Sometimes trivial matters are actually less trivial than they seem. They can be revealing. Thus Bill Clinton’s habit of cheerfully cheating while playing golf was more significant than you might at first think. It told you something – even if only a little something – about him.
The great thing about non-trivial, trivial indicators is that you can find them everywhere. The grow, like weeds, in even the most unpromising locations. An ordinary person, for instance, might not reckon the BBC weather map a matter of significant controversy but then an ordinary person probably hasn’t thought these matters through.
Mercifully, Paul Monaghan – sorry, Dr Paul Monaghan – the SNP MP for Caithness, Sutherland and Easter Ross is not an ordinary person. To wit:
— Dr Paul Monaghan MP (@_PaulMonaghan) March 4, 2016
So. Much. Disrespekt. [Sic]
Dr Monaghan, who among his many other virtues offers further proof that doctors who neither teach nor practice medicine yet insist on being called doctors are invariably less than sound, is not alone. Here’s Ronnie Cowan, SNP MP for Inverclyde:
And here is Angus Brendan MacNeil, SNP MP for the Western Isles:
The agenda-media! Mr MacNeil has been worrying about the pro-Cornwall, anti-Scottish perspective of the BBC’s weather map for more than a decade now. Think on that.
As you know, three examples constitute a trend and since Chris Law, SNP MP for Dundee West, favourited and retweeted Dr Monaghan’s initial observation we may, I think, add him to the list. I have not trawled through the whole list of Dr Monaghan’s retweeters (there being nearly 600 of them) to see how many other SNP MPs have endorsed his complaint (a retweet from such a person being, in this instance, reasonable evidence of endorsement) but even as matters stand 7 percent of the SNP’s Westminster group belong in the Map Truther camp. There are probably more of them out there than that.
Now you may think this reflects a certain lack of perspective. Even, also, an unawareness that perspective even exists. The curvature of the earth may also remain a mystery to flat-earth nationalists.
The Weather Underground is strong, however. They know what the BBC is up to here. I mean:
The converse is also, obviously, true. Every fule knows that Scotland is neither too stupid nor too poor to be independent but it’s no surprise that the BBC wants you to believe Scotland’s too wee to cope as an independent state.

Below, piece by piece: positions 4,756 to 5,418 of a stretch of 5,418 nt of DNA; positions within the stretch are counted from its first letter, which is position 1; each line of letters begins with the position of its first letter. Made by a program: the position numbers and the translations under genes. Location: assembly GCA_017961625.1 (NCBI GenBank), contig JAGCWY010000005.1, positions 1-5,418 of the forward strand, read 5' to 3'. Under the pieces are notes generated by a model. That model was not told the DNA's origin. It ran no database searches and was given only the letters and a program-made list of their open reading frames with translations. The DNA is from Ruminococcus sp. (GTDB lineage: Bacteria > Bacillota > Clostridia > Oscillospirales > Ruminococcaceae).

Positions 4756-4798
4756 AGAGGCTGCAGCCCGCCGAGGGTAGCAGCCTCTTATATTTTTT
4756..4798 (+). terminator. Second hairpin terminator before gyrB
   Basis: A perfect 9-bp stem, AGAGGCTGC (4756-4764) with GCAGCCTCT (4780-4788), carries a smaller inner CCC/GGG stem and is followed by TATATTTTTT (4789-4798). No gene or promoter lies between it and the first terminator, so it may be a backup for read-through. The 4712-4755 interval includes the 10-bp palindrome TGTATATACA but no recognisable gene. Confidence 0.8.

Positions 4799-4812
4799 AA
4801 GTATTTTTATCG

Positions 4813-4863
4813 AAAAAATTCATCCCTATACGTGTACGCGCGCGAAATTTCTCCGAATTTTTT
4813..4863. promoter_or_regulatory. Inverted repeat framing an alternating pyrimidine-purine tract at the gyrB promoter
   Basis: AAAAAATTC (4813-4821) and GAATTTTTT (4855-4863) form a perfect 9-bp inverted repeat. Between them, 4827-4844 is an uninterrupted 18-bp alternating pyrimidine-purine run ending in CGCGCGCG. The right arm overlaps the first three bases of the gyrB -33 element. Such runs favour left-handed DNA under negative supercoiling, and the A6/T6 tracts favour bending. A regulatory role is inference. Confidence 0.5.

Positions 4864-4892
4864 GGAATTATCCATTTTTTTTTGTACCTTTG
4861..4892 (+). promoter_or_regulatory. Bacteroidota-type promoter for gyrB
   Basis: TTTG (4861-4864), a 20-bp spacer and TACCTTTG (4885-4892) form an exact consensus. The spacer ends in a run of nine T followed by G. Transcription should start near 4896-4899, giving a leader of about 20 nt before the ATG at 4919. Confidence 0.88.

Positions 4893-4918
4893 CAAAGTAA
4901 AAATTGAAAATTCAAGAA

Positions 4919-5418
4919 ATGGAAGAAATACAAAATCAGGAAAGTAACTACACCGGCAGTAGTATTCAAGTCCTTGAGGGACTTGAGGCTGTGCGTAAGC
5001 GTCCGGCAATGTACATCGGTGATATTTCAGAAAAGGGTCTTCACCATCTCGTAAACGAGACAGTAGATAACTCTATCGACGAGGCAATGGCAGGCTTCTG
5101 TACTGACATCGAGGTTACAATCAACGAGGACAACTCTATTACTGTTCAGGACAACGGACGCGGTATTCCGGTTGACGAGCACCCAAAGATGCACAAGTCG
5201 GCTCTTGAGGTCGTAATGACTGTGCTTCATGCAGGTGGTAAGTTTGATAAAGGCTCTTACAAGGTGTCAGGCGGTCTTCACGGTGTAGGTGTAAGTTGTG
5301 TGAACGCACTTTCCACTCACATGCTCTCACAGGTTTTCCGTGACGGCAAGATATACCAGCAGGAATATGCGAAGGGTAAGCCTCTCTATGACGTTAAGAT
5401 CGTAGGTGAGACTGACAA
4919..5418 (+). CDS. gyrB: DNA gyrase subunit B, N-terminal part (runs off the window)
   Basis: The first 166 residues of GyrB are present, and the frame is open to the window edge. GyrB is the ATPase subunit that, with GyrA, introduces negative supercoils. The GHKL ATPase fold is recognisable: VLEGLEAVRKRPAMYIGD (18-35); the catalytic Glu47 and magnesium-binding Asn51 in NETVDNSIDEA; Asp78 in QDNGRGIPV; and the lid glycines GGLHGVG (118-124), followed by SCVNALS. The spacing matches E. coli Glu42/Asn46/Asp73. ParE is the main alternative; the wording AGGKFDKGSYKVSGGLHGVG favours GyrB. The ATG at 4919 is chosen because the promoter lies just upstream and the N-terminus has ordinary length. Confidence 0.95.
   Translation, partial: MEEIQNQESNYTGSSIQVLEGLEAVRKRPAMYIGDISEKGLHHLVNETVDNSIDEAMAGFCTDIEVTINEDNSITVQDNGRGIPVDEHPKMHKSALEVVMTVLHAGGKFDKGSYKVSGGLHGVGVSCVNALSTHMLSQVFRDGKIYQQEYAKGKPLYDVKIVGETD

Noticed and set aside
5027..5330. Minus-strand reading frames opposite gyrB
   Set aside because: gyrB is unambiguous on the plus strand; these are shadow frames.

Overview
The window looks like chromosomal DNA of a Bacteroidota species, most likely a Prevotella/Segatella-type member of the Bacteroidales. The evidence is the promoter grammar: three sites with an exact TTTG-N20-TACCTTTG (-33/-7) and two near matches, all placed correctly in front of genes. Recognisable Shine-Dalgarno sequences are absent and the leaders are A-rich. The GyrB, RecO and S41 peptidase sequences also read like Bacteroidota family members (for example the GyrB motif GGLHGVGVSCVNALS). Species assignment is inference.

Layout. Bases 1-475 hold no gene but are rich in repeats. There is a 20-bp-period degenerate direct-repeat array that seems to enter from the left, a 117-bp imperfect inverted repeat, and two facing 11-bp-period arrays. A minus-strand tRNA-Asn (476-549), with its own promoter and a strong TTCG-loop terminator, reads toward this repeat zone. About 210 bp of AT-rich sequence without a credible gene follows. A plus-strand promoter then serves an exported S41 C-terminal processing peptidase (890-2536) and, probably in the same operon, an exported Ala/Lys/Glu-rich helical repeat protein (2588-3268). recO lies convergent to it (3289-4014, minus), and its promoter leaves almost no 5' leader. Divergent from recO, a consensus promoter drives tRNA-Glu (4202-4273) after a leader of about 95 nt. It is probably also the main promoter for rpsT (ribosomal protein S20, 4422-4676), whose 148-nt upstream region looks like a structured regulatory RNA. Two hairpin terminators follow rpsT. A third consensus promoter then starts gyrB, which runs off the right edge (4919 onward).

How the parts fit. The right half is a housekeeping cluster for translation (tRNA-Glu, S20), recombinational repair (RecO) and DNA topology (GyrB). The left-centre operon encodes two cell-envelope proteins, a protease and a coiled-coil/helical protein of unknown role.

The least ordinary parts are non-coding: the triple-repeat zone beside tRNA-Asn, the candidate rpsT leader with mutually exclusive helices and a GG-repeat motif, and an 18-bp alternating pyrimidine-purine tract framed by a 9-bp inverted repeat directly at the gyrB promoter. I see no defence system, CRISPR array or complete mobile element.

And, look, this is no laughing matter. It might even be a question of life and death. Oh yes:
It is easy to laugh at these people and right to do so too. But there is a more serious point to be made as well, not least because it is always useful to be reminded that on any given question ten percent of people can be relied upon to believe in absolutely anything.
Now you might think that these SNP MPs, these tribunes of the new Scotland, are joking. But I am afraid they are not. Their deadly earnestness might almost be endearing if it weren’t also so jaw-droppingly ludicrous.
It comes from the top too. When Alex Salmond complains that the BBC is a ‘national disgrace‘ or writes that the corporation is ‘guilty of sustained bias against the national cause’ he feeds the fever swamps. The Map Truthers, then, receive some measure of encouragement from people who should, you might hope, know better. The paranoia exists on a spectrum and some are just more grievously afflicted than others.
Never-ever under-estimate a Scotsman’s ability to manufacture a grievance, however. And while that is true of all my compatriots it is doubly true of my nationalist brethren. The grievance-monkeys are endlessly creative, capable of discovering a slight, an agenda, another piece of disrespekt (sic) from even the humblest or least promising set of circumstances.
So too, of course, are plenty of other people. Frothing eccentricity is by no means confined to the SNP benches at Westminster. Even so it is always useful to be reminded just how deep these waters run. There is a luminous quality to nationalist loopiness that is simultaneously a matter for great merriment and heid-in-hands despair.
Sensible nationalists – and that is, despite some appearances, most of them – know this only too well. But there is no shame in pointing out, from time to time, just how many nationalists are far beyond barking. Every day in Scotland is an amazing day and the great thing is you never know what conspiracy will be unmasked next.
As I say, it is all very trivial but also revealing in a very non-trivial way.